230. Can I ask you another question, which in some ways you partially answered and give you the opportunity if you feel there are any areas you have missed or want to elaborate on. What changes would you like to see to modernise abortion services?
  (Ms Davies) Firstly a change in the law, allowing women to make their own decisions.

  231. I note that but—
  (Ms Davies) I know it is outside the framework of the Sexual Health Strategy but it is one of the most important issues facing women in abortion services today.

Jim Dowd

  232. Dispense with the two doctors, you mean?
  (Ms Davies) Yes.
  (Mr Jones) I think you are right, it would be unlikely to be a political winner at this stage to want to address wholescale changes within the law but there are matters within the Regulation that already exist that could make service delivery rather better. One of those is the one I just mentioned about extending the environments and the sites in which an early medical service can be delivered. There is already provision for that; it just needs approval. The other thing that I think would be the greatest benefit to future change, and I have said it a couple of times already, is sticking to what the Sexual Health Strategy aims are. If that has the commitment from the top level, it contains the sorts of things that we would need, and the biggest one is the funding. A point I would make, which is where my anxiety creeps in, is in the Sexual Health Strategy document itself it talks about NHS-funded abortions should be provided and from 2005 commissioners should then ensure that they meet the requirements of access. It specifically mentions NHS-funding of abortions. Within the implementation document the NHS-funding commitment disappears and it just talks about access to services. In the one it is explicit, in the other it is perhaps implicit and I think that should be made very clear because if that target is set and the funding there to deliver it, the rest of it can fall into place.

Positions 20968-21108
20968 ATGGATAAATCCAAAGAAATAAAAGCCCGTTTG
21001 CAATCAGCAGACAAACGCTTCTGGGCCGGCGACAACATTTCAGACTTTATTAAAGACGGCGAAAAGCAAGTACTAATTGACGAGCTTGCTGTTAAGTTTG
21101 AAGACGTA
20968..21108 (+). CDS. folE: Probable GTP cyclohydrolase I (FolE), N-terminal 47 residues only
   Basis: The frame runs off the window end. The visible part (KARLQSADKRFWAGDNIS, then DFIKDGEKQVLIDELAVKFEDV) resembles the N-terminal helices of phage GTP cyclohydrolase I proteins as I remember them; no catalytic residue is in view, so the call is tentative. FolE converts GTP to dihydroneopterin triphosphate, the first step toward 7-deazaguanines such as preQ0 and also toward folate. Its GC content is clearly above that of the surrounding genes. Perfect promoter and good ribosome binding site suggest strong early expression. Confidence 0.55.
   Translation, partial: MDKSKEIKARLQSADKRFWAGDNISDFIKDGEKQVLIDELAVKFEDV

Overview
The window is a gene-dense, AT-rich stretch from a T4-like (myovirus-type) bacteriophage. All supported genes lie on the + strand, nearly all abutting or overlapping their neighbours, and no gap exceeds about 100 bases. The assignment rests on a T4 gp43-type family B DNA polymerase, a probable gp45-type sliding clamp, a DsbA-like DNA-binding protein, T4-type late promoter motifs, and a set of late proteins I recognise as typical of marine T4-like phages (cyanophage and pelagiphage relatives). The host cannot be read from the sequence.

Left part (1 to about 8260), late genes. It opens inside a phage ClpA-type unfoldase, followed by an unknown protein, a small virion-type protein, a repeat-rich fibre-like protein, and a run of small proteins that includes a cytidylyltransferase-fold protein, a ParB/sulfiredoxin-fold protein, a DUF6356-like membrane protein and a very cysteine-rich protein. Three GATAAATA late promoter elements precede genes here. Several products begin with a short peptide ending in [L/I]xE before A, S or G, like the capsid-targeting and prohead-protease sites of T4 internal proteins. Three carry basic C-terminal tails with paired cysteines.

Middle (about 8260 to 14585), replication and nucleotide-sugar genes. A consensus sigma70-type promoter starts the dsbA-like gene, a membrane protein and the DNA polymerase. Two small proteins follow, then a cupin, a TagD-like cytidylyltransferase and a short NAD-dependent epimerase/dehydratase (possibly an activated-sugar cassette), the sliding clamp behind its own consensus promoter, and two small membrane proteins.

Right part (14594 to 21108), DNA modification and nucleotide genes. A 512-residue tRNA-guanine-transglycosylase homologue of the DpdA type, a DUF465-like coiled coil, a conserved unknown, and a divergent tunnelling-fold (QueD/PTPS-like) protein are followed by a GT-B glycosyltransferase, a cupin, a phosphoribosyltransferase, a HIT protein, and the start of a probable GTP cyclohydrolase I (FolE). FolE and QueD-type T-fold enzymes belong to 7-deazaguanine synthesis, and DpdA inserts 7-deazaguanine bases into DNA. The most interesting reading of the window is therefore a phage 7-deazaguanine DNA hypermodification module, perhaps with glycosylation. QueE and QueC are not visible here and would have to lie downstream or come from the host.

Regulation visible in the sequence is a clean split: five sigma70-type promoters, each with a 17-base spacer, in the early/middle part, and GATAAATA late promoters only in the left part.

(Ms Thomas) One of the big things here is that we have got a guideline which underpins part of the Sexual Health Strategy but the Strategy itself does not necessarily have the force of something like a NICE guideline and, therefore, if you really want commissioners to do something then tell them this is part of what the NHS should be providing. That is quite a simple thing to do. That guideline was produced in 2000 and it will be out of date in 2003-04. It needs to be re-done, so we say re-commission the guideline and give it NHS status. The Strategy highlights the fact that if you are poor you are probably more likely to end up with a pregnancy you do not want but you may also have more difficulty accessing services, and those are the very people who cannot access NHS services. If you do not address that you are not addressing inequality in care.